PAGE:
مقررات بازار مالی هند: مدل دیالکتیک
|کد مقاله||سال انتشار||مقاله انگلیسی||ترجمه فارسی||تعداد کلمات|
|14271||2012||13 صفحه PDF||سفارش دهید||محاسبه نشده|
Publisher : Elsevier - Science Direct (الزویر - ساینس دایرکت)
Journal : Journal of Economics and Business, Volume 64, Issue 1, January–February 2012, Pages 77–89
The regulatory model presented in this paper has its evolution in the views and motives of three distinct interest-groups, namely, regulators, financial institutions and investors. The model structurally symbolises a partly unified or ‘lead’ model. One may see this as consensus model representing a rallying point for financial market participatory groups. The basic premise on which the model rests is expectedly its ability to ensure, besides other factors, communication and coordination among regulators for dealing with some of the major problems, in particular, regulatory arbitrage, posed by modern complex financial markets. It is an experimental, tentative approach to the problem of effectiveness of financial regulation the importance of which is being seen today with growing concern and interest. A distinguishing feature of the approach is its admission of collective wisdom as one plausible way of examining the relationship between regulatory effectiveness and regulatory architecture.
Today most countries are facing problems of economic growth and instability which appear to be due largely to the misperception of the capacity and limitations of the market mechanism. This is true in relation to all types of markets, in general, and the financial markets, in particular. The latter may be seen falling broadly under two categories. On one side, we have economies whose financial markets remained subjected for too long to controls and regulations that were at times too focused in the name of social equity and national priorities. In the process, they suffered the loss in potential growth which they likely would have tapped long back. On the other side, we have the more or less market-driven economies which over-emphasized the market-efficiency hypothesis and in the process were oblivious to the potent dangers to which their financial markets were susceptible. On both counts the outcomes have been sub-optimal. The realization of these misperceptions (of regulation as much as deregulation) came to the concerned authorities mostly much after a prolonged state of slumber to make them introspect and seek right directions. Herring (1994) and Roger and Ferguson (2000) have emphasized the fact that technological advances and increasing international Financial Integration in the on-going financial modernization scenario have impacted the users of financial services. These have led to dramatic reductions in transportation, telecommunications and computation costs; expanded the scope for innovative financial products and their marketing; and above all, given rise to recurrent bouts of financial crises, crimes and scams that tend to threaten macro-economic stability and pose challenges to the managers of financial institutions as well as regulators. The recent worldwide financial melt-down has engaged the attention of policy makers and scholars. There are discussions at various forums – academic circles and various international financial institutions – as regards the causes of recent financial crises, and appropriate approaches to deal with the same. Some major studies in this regard, for instance, Larosiere (2009), UNCTAD Report (2009), CRS Report (2009) and Mohan (2009), suggest that the ideological belief in deregulation is a major factor responsible for the recent financial catastrophe. The other factors that are believed to be no less important for triggering the crises relate to global imbalances, and underestimation of risk by financial giants like Lehman brothers, Fannie Mae and Freddie Mac, Merrill Lynch and AIG. In the US, an unchecked accommodative monetary policy during the period 2002–06 led to exceedingly low interest rates that encouraged consumption and asset prices, particularly house prices. The lax lending standards together with the strong growth of complex credit derivatives (for instance, mortgage securitization) resulted in an unprecedented rise in mortgage credit mostly to low-quality borrowers against low margins and loose norms. Apparently, the frenzied lending greed of these financial giants in almost total disregard of the underlying risk was bound ultimately to spell their collapse, and that of many others through the contagion effects, nationally and internationally. These events, seen in retrospect, imply and justify the need for an effective preventive regulatory mechanism in its comprehensive connotation—regulatory objectives, provisions, enforcement, architecture, etc. In particular, there are two important lessons implicit in the recent crises, namely, the need for a cautious faith in the efficacy of deregulation, and aligning the regulatory set-up with the objectives that need to be carefully identified and ordered in tune with the modern rapidly growing complex financial markets. The thrust of this paper is to address the problem concerning the second issue, that is, the architectural aspect of financial regulation, and ascertain its relevance to regulatory effectiveness in the context of Indian financial markets. Financial regulatory system in any country is supposed to be the promoter and custodian of financial markets and a watch dog of their functioning. Its form and philosophy is dictated mainly by the stipulated macro-economic policy goals in the light of prevailing socio-economic conditions as well the onus assumed by the state to change these conditions, directly or indirectly. It is an organism evolving overtime in response to the emerging challenges and opportunities. As a result of changes within and/or outside the country, the old system gradually becomes obsolete, and a new one evolves. In the dialectic tradition of Kane (1981), the nature of the evolution process can be conceptualized in terms of stage-sequence of interest-conflicts and policy initiatives for their reconciliation. In the evolution of Indian regulatory system over the last six decades since Independence (1947) one may observe three, somewhat over-lapping, phases: (a) The phase of regulation spanning roughly over the initial three decades when it acted mainly as an instrument of state development policy. (b) The phase of deregulation representing the liberalization regime that had it's seeds sown, in fact, in early 1980s and continues since then as a precursor of market economy. (c) Re-regulation phase, that is, the phase on-going concurrently with the deregulation phase. It represents realization of the need for keeping in place necessary checks and directives for prevention of financial crimes and scams that had erupted in the 1990s in an almost free-go climate of the then financial markets. Today an intense debate is going on in India, as in some other countries, regarding desirability of shifting from sectoral regulatory structure to a unified structure so as to ensure an effective mechanism for prevention of financial instability and crimes. This paper represents an attempt to approach the regulatory paradigm-shift problem from a dialectic perspective drawing largely on the data of a survey conducted for this purpose. The objective of this research is to examine two main hypotheses underlying the on-going debate: relevance of existing regulatory structure to the emerging financial market scenario, and desirability of alternative architectural forms in this regard.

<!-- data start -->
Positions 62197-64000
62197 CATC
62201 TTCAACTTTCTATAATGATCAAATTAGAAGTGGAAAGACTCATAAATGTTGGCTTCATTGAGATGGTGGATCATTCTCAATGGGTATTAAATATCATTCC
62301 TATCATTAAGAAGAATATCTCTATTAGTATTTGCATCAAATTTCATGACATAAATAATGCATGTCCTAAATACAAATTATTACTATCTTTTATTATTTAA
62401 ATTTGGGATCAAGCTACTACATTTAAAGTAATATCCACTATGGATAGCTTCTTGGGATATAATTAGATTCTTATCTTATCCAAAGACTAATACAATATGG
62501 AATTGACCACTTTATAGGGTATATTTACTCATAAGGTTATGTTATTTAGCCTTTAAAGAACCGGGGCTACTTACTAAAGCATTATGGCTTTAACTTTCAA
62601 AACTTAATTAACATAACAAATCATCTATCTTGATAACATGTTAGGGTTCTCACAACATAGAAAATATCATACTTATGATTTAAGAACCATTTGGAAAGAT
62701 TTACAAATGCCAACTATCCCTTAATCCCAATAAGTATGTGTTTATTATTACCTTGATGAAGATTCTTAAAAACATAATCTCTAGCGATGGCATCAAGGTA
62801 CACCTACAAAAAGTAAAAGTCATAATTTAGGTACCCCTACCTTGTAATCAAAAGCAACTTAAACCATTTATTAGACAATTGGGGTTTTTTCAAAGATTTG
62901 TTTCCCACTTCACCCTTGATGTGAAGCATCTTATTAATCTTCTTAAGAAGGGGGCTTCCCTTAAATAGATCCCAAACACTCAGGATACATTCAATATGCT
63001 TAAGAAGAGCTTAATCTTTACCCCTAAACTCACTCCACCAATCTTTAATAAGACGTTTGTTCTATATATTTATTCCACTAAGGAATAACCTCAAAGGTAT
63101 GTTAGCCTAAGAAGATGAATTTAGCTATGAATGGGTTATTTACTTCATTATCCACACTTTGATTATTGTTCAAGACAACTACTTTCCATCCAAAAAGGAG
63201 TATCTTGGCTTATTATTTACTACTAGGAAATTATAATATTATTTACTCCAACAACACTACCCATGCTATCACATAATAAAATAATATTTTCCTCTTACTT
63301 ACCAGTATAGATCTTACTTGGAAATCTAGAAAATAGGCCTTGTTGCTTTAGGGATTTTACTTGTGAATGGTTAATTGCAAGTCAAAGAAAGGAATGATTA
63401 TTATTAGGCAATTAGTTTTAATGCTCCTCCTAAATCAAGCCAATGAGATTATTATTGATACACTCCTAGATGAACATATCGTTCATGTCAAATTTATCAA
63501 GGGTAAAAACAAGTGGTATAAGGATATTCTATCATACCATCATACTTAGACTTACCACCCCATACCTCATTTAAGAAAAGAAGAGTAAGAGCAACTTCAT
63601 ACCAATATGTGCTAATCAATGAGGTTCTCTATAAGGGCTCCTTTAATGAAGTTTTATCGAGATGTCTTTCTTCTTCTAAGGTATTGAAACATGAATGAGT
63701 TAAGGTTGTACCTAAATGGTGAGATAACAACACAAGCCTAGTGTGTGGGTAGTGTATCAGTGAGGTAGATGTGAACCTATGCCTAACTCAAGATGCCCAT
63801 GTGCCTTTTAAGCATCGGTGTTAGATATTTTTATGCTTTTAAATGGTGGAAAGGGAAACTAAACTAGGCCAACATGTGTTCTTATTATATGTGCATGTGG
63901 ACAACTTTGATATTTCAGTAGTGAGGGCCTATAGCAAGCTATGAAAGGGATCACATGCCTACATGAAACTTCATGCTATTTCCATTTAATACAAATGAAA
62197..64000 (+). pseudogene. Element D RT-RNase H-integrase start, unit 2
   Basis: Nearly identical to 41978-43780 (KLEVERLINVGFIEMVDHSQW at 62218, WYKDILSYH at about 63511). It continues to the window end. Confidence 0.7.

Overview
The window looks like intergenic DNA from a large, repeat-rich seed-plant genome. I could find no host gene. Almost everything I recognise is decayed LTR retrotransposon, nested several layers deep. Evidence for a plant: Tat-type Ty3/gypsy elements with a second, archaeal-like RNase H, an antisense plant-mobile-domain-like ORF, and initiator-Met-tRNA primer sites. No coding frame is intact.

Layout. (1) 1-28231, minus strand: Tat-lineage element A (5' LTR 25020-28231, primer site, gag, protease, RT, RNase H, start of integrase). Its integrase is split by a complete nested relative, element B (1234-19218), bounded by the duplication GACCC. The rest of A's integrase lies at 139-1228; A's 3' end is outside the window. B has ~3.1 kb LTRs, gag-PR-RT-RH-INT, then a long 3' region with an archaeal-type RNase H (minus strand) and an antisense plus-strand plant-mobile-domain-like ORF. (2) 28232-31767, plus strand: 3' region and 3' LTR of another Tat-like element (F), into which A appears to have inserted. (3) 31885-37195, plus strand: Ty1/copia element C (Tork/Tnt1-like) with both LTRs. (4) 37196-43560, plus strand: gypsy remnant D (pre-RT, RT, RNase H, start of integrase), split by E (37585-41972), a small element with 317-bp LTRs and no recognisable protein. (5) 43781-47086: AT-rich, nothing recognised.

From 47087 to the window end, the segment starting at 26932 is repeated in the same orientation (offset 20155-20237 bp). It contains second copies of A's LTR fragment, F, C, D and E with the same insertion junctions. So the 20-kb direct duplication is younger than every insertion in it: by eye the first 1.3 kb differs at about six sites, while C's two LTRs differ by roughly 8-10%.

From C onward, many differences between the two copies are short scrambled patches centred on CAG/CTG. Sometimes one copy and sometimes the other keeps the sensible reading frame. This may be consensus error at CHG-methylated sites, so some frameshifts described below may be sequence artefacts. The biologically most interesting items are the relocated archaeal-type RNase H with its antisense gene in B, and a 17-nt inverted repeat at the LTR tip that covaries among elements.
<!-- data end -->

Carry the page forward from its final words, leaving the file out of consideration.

نتیجه گیری انگلیسی
The results of regression analysis support the hypothesis that regulatory set-up should be seen as evolving overtime in relation to emerging market trends and objectives (of financial regulation). In the on-going financial scenario of modernization and globalization, protecting the economy against systemic risk; prevention of financial crimes; and creating and sustaining fair markets are believed to be the most important objectives. For realization of these objectives, there are some hurdles in the existing regulatory set-up. In particular, the dominant influence of the government agencies, lack of communication and coordination, and overlapping jurisdictions are viewed as the major factors. These tend to impair regulatory effectiveness by promoting problems like regulatory arbitrage. The present study emphasizes the need for ensuring communication and coordination among regulators and clearly defining their jurisdictions and powers as of paramount significance for regulatory effectiveness. Whether this is achievable through a structural transition or some rearrangement broadly within the existing set-up is mainly a matter of judgment in the absence of conclusive evidence in this regard. The evidence from this study suggests a shift in the direction of structural unification, or at least, establishment of some central ‘lead’ authority for ensuring communication and coordination among regulators until structural unification proposition is empirically validated. Recently, the establishing of Financial Stability Oversight Council in the USA, and the proposal for setting up of Financial Stability and Development Council in India reflect due recognition of the emerging challenges in the modern financial markets and the need for duly responding to the same.